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Publication numberUS4206904 A
Publication typeGrant
Application numberUS 05/869,357
Publication dateJun 10, 1980
Filing dateJan 13, 1978
Priority dateJan 13, 1978
Also published asCA1093531A1, DE2900646A1
Publication number05869357, 869357, US 4206904 A, US 4206904A, US-A-4206904, US4206904 A, US4206904A
InventorsLucian J. Dante
Original AssigneeNyson Group Marketing, Ltd.
Export CitationBiBTeX, EndNote, RefMan
External Links: USPTO, USPTO Assignment, Espacenet
Ball valve
US 4206904 A
Abstract
A ball valve for use in isolating a hydronic circulator in a fluid heating system includes a ball pivotally mounted within a central passage through a housing. When the valve is open, a bore through the ball is aligned with the central passage. On one side of the ball, a pivot pin extends into a socket in the housing and on the other side, a stem connects with the ball for turning the ball into a closed position to block the central passage. A clip with a U-shaped notch interfits with a groove in the stem inside of the housing and acts between the passage and groove walls to keep the stem from being forced out of the housing by fluid pressure. Sealing the ball within the housing is a unitary member including both a retaining plate and a sealing ring which is sandwiched on opposite sides of the plate to provide sealing contact against the ball as well as between the plate and the housing, and externally of the housing for sealing between the plate and the circulator.
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Claims(6)
I claim:
1. A ball valve for use in isolating a hydronic circulator in a fluid heating system, said ball valve including a housing with a central passage having a port at one end thereof for connection to the heating system and an enlarged ball chamber formed at the other end thereof, a generally spherical ball with a bore extending therethrough, said ball being rotatably mounted within said chamber for movement between open and closed positions respectively, for permitting and blocking the flow of fluid through said housing and means for supporting and sealing said ball within said housing including a retaining plate secured to said housing opposite said port, and a resiliently deformable sealing member captivated on and sandwiching around opposite sides of said retaining plate to form sealing contact with said ball and between said plate and said housing and also for sealing engagement between the circulator and said housing, an opening formed through said housing and communicating with said chamber, a stem mounted within the opening and including inner and outer ends, a key formed in one of said inner end and said ball and a keyway formed in the other of said inner and said ball and receiving said key, said outer end being adapted for turning to rotate the ball between said open and closed positions and a clip having one edge located adjacent said retaining plate and said sealing member, said clip being generally rectangular in shape, bowed to conform with the shape of said chamber adjacent said opening and including a generally U-shaped notch formed in an edge opposite said one edge, an annular groove formed in said stem between the inner and outer ends thereof and said stem being received within said notch at said groove so as to keep said clip from turning with said stem when said ball is moved between said open and closed positions.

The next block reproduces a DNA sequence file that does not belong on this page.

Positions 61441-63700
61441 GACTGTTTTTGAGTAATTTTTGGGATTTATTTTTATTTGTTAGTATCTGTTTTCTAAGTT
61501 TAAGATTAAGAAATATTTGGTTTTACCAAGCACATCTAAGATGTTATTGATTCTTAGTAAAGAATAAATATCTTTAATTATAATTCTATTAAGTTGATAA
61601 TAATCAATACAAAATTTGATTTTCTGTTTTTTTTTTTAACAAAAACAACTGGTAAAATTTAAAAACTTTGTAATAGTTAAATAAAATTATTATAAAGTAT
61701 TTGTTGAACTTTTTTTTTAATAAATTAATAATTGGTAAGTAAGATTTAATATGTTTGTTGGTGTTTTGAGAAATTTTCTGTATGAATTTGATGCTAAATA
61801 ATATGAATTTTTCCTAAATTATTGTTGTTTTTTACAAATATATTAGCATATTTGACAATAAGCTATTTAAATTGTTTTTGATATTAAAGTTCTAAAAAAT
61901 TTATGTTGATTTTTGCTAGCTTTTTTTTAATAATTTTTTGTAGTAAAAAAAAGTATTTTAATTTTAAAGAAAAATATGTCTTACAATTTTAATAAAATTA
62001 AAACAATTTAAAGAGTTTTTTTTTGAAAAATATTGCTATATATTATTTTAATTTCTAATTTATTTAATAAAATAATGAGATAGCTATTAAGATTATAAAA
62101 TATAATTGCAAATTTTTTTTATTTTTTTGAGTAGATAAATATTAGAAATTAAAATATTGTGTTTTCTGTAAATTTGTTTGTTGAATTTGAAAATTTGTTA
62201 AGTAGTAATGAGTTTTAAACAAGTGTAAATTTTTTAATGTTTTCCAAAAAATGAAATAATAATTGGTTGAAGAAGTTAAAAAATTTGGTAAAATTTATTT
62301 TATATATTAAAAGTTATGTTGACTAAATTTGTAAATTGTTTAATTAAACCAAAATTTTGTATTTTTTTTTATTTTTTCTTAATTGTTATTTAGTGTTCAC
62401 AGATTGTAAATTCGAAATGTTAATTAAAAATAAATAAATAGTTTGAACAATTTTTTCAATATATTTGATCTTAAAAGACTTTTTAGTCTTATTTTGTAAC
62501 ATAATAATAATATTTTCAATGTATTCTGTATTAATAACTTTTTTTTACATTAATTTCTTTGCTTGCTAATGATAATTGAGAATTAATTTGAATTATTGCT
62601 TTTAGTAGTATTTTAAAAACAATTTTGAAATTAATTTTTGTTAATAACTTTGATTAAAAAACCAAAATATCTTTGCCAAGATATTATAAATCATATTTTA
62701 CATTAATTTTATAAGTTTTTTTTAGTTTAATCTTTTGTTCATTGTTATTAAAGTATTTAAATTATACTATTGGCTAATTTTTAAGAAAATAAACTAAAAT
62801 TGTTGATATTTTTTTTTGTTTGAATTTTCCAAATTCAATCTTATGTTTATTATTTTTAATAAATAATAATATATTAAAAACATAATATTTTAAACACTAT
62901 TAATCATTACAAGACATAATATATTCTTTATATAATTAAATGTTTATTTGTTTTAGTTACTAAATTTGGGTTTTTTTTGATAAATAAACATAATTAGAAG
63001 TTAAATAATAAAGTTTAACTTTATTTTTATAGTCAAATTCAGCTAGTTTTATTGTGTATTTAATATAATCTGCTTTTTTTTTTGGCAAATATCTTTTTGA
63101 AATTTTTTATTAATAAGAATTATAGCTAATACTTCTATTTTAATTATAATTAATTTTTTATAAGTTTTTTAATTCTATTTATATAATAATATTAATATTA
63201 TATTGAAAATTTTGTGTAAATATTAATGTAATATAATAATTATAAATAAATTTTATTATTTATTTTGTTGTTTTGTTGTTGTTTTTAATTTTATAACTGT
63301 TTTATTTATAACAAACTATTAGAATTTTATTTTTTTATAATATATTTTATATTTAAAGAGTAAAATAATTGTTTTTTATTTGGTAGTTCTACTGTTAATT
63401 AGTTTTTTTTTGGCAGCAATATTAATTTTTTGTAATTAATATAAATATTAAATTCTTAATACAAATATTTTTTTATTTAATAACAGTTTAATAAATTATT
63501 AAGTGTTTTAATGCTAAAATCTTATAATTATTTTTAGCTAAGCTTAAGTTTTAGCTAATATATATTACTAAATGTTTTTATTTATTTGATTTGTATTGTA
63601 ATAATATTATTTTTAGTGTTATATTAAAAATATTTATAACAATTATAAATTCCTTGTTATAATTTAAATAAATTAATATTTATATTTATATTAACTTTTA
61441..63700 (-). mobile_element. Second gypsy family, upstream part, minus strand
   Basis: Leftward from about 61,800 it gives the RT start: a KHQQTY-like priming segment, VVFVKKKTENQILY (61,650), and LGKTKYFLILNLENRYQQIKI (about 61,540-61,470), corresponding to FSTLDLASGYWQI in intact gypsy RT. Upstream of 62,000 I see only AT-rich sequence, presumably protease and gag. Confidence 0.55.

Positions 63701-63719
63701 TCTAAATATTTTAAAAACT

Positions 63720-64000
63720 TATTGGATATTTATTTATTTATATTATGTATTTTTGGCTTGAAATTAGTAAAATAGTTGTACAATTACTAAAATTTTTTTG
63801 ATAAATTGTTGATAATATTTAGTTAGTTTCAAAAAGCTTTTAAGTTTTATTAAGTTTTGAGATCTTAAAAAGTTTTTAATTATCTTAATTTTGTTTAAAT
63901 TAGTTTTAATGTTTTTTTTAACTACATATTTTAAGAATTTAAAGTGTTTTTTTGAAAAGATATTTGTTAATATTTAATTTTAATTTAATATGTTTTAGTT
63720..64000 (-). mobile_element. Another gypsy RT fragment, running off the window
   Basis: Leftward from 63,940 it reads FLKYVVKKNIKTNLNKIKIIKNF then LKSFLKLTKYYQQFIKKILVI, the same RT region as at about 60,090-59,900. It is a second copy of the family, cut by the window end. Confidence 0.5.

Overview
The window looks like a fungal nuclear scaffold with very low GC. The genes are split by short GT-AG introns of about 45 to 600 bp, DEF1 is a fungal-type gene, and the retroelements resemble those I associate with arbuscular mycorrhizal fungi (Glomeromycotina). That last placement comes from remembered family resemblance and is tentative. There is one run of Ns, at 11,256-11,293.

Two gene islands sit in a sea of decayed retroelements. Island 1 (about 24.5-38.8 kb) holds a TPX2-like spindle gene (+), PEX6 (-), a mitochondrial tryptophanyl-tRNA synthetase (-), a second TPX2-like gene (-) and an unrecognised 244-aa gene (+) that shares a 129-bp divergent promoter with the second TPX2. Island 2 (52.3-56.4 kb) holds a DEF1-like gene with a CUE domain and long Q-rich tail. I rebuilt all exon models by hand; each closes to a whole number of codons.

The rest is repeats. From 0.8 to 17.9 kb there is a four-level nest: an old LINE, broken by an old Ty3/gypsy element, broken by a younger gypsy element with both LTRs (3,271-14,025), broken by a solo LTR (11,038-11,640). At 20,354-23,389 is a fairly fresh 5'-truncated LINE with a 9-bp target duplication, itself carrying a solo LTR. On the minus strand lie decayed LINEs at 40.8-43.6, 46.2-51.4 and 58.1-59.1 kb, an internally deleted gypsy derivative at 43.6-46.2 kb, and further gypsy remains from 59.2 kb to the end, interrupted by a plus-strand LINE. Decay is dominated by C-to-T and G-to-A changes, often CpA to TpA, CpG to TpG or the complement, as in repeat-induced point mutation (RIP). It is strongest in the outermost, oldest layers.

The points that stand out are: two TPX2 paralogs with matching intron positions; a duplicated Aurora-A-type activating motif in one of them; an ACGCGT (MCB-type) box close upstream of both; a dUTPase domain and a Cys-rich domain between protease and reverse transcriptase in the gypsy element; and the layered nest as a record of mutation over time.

2. A ball valve as defined by claim 1 including a socket formed in one of said ball and said housing opposite said opening and communicating with said chamber, a pivot pin formed in the other of said ball and said housing and telescoped into said socket.
3. A ball valve as defined by claim 2 wherein said pivot pin, said socket, said keyway, and said opening are aligned with each other diametrically relative to said ball.
4. A ball valve as defined by claim 3 wherein said pivot pin and said keyway are formed in said ball.